CHICAGO — Jesse Crain has been around long enough to know exactly what kind of shape his body — specifically, his arm — needs to be in whenever he breaks spring training for the long, demanding grind of the Major League Baseball season.
And at the beginning of this year, something just wasn’t right.
Frustrated by a strained right oblique during spring training, Crain nonetheless came out of the gate throwing heat out of the bullpen for the Chicago White Sox, only to be sent to the disabled list when his opposite oblique betrayed him.
However, since his return to the White Sox bullpen on May 14, the 1999 graduate of Fairview High and former Longmont resident has seamlessly resumed his setup role for a squad that has made a surprising statement as one of the teams to beat in the American League Central Division.
“I’ve battled through a few things this year,” Crain said. “I was able to start the season, but then a few weeks into the season my left (oblique) went. I don’t know if it was one of those things, kind of like hamstrings, where your body kind of takes over and overworks the other side. That was pretty frustrating, because I was throwing the ball well.
“But I feel like I’ve been around long enough now that I’m real confident in my mechanics. I’m able to not lose those if I happen to get off a bit. As long as my arm feels good, I feel like I can come back and be where I need to be.”
Crain quietly has established himself as one of the most consistent right-handed power relievers in the A.L. Central. Now in his second season with Chicago after spending his first seven seasons with Minnesota, Crain has provided quality innings for the White Sox since his return from the disabled list on May 14.
Going into the finale of the White Sox’s cross-town interleague rivalry series against the Cubs on Wednesday, Crain had allowed only three earned runs in 132/3 innings since returning from his injury.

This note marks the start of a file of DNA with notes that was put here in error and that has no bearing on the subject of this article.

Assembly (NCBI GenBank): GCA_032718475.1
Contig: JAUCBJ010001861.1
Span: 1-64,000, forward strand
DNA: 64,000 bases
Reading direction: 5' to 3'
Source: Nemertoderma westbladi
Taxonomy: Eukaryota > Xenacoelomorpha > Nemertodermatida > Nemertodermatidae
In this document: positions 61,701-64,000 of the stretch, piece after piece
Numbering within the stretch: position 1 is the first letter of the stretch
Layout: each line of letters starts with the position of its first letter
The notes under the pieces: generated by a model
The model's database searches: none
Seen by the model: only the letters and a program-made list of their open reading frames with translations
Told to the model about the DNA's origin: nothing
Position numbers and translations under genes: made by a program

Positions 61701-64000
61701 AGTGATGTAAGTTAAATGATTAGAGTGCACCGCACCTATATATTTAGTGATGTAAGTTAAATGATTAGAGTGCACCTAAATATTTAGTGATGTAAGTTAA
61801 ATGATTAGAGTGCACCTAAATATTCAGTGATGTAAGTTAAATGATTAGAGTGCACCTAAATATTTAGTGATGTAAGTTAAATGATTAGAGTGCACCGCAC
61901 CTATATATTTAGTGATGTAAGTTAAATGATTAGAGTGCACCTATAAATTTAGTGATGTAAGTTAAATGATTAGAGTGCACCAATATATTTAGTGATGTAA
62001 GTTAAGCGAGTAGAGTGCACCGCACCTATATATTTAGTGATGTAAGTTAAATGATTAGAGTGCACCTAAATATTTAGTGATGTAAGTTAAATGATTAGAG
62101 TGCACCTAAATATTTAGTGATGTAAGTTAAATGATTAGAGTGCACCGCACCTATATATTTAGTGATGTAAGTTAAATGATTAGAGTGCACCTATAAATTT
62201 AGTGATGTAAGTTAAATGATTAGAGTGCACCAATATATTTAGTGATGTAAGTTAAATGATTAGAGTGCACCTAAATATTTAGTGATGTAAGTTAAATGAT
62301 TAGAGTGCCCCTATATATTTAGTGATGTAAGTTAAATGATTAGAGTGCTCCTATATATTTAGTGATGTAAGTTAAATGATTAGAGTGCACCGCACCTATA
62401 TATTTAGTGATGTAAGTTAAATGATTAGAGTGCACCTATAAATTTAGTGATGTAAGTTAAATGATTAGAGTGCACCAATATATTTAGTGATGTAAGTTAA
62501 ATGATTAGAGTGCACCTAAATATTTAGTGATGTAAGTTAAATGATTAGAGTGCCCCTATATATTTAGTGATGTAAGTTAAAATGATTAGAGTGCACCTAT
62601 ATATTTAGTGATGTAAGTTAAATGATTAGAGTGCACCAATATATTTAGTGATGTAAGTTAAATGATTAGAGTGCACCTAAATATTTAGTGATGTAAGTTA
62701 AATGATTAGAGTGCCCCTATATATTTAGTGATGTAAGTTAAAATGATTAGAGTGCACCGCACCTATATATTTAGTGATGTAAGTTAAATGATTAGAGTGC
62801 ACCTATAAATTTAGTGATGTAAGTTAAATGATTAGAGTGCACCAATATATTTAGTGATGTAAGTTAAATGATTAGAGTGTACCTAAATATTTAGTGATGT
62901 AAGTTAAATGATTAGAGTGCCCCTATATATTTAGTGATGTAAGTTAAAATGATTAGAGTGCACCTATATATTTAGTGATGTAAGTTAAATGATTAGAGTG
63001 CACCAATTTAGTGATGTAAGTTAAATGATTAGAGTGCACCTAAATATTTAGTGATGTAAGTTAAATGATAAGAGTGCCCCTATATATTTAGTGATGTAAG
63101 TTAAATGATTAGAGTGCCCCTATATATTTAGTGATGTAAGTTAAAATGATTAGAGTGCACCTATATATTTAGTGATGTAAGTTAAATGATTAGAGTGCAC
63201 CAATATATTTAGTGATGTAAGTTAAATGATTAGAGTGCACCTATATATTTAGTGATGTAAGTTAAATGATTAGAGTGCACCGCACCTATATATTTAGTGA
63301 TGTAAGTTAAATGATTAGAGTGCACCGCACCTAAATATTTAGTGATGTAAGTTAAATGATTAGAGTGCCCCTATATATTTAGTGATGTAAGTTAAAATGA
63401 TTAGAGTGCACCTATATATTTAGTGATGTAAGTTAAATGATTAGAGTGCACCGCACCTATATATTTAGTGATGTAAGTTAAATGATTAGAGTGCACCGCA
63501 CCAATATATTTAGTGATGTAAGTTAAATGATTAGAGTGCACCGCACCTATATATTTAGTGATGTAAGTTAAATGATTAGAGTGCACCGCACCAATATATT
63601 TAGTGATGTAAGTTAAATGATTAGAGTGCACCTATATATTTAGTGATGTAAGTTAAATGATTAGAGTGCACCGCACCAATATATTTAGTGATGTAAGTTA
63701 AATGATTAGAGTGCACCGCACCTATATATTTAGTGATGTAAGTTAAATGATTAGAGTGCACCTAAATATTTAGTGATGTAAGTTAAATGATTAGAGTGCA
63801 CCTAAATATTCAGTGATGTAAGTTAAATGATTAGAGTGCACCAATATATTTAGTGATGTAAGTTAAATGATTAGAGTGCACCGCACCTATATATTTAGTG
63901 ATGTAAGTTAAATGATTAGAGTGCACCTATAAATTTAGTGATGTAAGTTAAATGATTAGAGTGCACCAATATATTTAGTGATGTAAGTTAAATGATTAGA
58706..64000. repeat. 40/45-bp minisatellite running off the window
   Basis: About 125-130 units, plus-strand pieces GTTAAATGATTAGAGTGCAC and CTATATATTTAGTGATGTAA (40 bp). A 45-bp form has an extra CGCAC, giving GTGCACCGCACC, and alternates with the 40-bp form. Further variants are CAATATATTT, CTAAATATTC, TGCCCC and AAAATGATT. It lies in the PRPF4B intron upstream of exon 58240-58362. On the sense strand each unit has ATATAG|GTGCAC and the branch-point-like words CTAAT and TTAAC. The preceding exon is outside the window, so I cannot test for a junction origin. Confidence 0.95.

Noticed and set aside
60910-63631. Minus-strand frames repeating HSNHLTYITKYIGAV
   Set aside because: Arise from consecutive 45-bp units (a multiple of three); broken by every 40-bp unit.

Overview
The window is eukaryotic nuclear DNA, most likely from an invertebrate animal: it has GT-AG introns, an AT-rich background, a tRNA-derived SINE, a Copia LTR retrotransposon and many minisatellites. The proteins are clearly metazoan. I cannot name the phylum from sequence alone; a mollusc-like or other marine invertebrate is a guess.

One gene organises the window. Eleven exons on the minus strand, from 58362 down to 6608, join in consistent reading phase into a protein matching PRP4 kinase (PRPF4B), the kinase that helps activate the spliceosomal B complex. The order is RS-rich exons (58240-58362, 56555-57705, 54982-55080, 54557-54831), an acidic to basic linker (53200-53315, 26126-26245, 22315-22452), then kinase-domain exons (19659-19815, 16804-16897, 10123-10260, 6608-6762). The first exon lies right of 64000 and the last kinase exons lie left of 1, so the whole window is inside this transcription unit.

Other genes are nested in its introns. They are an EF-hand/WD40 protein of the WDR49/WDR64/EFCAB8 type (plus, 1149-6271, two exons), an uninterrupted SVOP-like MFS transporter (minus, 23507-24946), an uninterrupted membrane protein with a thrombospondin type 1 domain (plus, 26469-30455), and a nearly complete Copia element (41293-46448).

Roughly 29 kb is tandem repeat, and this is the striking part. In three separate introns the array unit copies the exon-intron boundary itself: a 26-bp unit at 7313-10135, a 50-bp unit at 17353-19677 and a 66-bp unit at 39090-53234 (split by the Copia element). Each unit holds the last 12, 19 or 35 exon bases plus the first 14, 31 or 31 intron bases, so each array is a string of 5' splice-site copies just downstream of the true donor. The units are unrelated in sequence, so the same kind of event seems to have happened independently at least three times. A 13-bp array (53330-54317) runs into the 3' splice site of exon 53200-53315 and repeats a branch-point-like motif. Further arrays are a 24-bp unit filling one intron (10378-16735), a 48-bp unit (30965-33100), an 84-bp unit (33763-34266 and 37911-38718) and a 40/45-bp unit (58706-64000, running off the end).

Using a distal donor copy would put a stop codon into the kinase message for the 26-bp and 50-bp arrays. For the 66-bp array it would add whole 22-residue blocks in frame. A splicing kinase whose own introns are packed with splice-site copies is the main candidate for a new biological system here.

“The last two and a half years or so I’ve really started to feel comfortable, especially being over here,” said Crain, who, barring another injury setback, will approach the 500th appearance of his career by the end of the season. “The way they use me, I feel like I’m one of their guys. I feel they’re going to go toward me and they expect that from me. I’ve learned a lot, especially the last four years. The longer you’re in the game, the more you learn. You learn every day.”
Although Crain’s first season on Chicago’s South Side was marked by disappointment, as a club expected to contend floundered at or below .500, the star of Fairview’s 1999 state title team was quick to credit the steadying presence of first-year manager Robin Ventura for the Sox’s surprising start this year.
“Last year, I liked Ozzie (Guillen) as a manager and he treated me well,” Crain said. “There was just dissention between the coaching staff and the front office. In the clubhouse, you can kind of feel it. You’re not on either side, but you can feel the tension there. With Robin coming in with the other new guys, everyone’s on the same page. They’re very positive. They want you to play hard and that’s all they ask of you.”
While Crain now makes his offseason home in Texas, where he went to college, his family (along with the family of his wife Becky, also a Fairview grad) remain in the Boulder area. He has been generous with his time and wallet in helping to support the Knights’ baseball program.
In January, Crain organized a bowling outing in Westminster to help begin raising funds for an indoor hitting facility for wintertime use by coach Rick Harig’s Fairview baseball squad. Crain said the event helped get the project more than one-third of the way toward the goal of raising $100,000 for the facility. Crain hopes to hold another similar event later this year, possibly in November.
“I love to give back, especially for Fairview,” Crain said. “Me and Rick Harig are still great friends. I enjoyed playing there and I think he does a great job with everybody that goes through there. One thing we never had in Colorado, especially in the Boulder area, was an indoor hitting facility. I wanted to raise some money to help kick-start building their own place. We had a hot start but obviously we need some more money. The goal is to have one in the next couple of years for anybody from Fairview to use that facility.”
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